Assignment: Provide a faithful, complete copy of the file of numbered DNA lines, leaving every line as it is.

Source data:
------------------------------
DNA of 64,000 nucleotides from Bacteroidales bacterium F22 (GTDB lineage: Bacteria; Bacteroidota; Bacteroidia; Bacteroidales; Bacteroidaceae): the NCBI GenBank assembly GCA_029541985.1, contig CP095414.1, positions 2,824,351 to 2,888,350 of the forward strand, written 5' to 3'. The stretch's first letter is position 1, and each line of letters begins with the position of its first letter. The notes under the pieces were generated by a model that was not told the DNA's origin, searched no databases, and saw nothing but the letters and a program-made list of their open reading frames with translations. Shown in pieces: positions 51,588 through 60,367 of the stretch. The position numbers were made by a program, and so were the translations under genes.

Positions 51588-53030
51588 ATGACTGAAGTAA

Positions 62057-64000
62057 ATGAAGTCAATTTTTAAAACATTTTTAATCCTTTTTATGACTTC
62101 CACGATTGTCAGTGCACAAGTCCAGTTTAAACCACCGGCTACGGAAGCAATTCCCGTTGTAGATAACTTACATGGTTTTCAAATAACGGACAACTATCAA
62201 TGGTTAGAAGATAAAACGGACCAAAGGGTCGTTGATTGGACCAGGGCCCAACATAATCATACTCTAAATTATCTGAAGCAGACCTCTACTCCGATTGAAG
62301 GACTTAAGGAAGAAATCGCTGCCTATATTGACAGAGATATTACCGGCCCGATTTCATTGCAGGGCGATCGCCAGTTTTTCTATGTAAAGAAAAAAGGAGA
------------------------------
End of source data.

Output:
DNA of 64,000 nucleotides from Bacteroidales bacterium F22 (GTDB lineage: Bacteria; Bacteroidota; Bacteroidia; Bacteroidales; Bacteroidaceae): the NCBI GenBank assembly GCA_029541985.1, contig CP095414.1, positions 2,824,351 to 2,888,350 of the forward strand, written 5' to 3'. The stretch's first letter is position 1, and each line of letters begins with the position of its first letter. The notes under the pieces were generated by a model that was not told the DNA's origin, searched no databases, and saw nothing but the letters and a program-made list of their open reading frames with translations. Shown in pieces: positions 51,588 through 60,367 of the stretch. The position numbers were made by a program, and so were the translations under genes.

Positions 51588-53030
51588 ATGACTGAAGTAA

Positions 62057-64000
62057 ATGAAGTCAATTTTTAAAACATTTTTAATCCTTTTTATGACTTC
62101 CACGATTGTCAGTGCACAAGTCCAGTTTAAACCACCGGCTACGGAAGCAATTCCCGTTGTAGATAACTTACATGGTTTTCAAATAACGGACAACTATCAA
62201 TGGTTAGAAGATAAAACGGACCAAAGGGTCGTTGATTGGACCAGGGCCCAACATAATCATACTCTAAATTATCTGAAGCAGACCTCTACTCCGATTGAAG
62301 GACTTAAGGAAGAAATCGCTGCCTATATTGACAGAGATATTACCGGCCCGATTTCATTGCAGGGCGATCGCCAGTTTTTCTATGTAAAGAAAAAAGGAGA